A younger, male audience aged 25-44, over indexing for males aged 25-34. Many are pre-family (70 percent without children) and household incomes average at around £40,000 a year. Two thirds prefer to buy things online rather than in-store and two in five are willing to pay more for luxury brands. This group are more into gaming and technology than sports. Many admit struggling to manage their personal finances and are likely to buy things on impulse. They’re comfortable living in minor debt. Many added one or two subscription services to their existing list with self-improvement on their agenda.

  • Eight percent signed up to educational and self-help services. 
  • 40 percent say it is very likely they will keep subscribing over the next six months.

Subscription switchers:

A female audience living in middle income households predominantly outside of city centres. They value meaningful brands over luxury, and many signed up to several subscriptions in lockdown.

  • One in ten signed up to pet subscription products 
  • 22 percent signed up to a new magazine subscription
  • This demographic is the most likely to say they will remain subscribed to their lockdown subscription for the next six months.

Financial Trackers:

The oldest demographic with 44 percent over 55 and 29 percent currently retired (although there are also a portion of full-time students that fall into this attitudinal segment). Most consider themselves financially secure and nearly all have a wary outlook on fraud – 97 percent regularly check their bank and credit card statements for suspicious activity. This group will switch brands for speed and convenience, and they are happy to pay more for good quality. They trialled food and drink boxes during lockdown and one in five signed up to a new magazine subscription.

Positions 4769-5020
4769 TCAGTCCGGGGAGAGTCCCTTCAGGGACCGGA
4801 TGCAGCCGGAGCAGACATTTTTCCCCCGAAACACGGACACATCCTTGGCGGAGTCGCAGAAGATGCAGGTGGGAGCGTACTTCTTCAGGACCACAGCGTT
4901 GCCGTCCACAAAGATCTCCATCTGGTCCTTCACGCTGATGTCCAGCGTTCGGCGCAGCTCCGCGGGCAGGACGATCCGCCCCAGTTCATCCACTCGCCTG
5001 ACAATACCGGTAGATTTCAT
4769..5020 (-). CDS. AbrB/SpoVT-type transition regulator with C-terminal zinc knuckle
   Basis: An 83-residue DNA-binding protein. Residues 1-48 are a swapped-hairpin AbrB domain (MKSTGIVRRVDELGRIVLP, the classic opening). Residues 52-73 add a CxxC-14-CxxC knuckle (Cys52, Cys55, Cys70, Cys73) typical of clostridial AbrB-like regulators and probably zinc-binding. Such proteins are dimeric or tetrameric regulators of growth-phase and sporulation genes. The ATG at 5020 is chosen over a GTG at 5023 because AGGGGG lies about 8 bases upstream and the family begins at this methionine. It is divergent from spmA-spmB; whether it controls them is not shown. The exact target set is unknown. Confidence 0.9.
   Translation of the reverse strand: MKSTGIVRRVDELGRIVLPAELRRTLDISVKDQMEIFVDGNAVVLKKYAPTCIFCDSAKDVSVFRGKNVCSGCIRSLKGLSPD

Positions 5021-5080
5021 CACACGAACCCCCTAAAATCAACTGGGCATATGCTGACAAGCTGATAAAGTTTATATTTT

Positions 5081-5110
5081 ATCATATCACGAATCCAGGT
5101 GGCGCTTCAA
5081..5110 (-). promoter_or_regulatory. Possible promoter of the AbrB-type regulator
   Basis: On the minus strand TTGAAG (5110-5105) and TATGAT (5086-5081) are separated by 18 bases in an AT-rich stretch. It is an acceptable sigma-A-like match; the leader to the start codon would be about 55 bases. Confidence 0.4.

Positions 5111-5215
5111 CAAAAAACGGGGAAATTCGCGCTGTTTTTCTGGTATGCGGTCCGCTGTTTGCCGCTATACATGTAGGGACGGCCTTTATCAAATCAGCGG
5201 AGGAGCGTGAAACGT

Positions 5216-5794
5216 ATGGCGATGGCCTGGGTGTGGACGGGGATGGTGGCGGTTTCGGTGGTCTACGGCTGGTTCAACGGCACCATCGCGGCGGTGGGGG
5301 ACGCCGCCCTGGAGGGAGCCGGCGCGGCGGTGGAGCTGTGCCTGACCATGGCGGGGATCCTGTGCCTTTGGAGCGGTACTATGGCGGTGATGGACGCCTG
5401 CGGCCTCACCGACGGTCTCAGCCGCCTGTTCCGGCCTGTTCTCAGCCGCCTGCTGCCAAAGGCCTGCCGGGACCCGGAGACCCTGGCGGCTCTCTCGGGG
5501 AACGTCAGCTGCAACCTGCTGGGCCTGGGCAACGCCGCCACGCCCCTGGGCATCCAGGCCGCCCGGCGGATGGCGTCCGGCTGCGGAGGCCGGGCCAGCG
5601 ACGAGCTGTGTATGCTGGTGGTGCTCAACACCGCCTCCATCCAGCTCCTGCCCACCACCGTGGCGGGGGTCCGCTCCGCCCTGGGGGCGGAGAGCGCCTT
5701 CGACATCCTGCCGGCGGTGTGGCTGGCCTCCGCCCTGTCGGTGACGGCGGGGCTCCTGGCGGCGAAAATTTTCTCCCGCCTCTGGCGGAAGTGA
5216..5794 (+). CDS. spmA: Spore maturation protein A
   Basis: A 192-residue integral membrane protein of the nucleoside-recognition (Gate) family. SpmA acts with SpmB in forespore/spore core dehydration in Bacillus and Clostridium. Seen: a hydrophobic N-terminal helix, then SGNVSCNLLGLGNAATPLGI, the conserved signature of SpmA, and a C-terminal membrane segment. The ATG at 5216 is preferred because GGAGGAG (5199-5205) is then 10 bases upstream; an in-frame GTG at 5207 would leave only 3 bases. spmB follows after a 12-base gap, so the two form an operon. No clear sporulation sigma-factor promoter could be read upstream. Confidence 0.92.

• The least loyal audience, six percent have already cancelled their lockdown subscription and a further five percent say it is very unlikely they will continue subscribing over the next six months.

Offer seekers:

This audience are looking for a short-term offer and will cancel any ongoing payments at full price. Made up of individuals with lower household incomes including students and low-income families, this audience is most likely to sign up to food and drink boxes such as Oddbox or Naked wines, music streaming, beauty, or grooming products. This audience signed up to the greatest number of subscriptions of all audiences and are hard to avoid for brands promoting free trials or discounts as they pride themselves on their ability to seek out offers online.

  • Two in three (68 percent said they would continue subscribing to their lockdown subscription over the next six months.

About the survey:

The survey, conducted in partnership global research body YouGov, was nationally represented across 2,141 consumers and covered all types of subscriptions from video streaming to pet boxes to capture the whole market

You can download the report here:

Source: The Kite Factory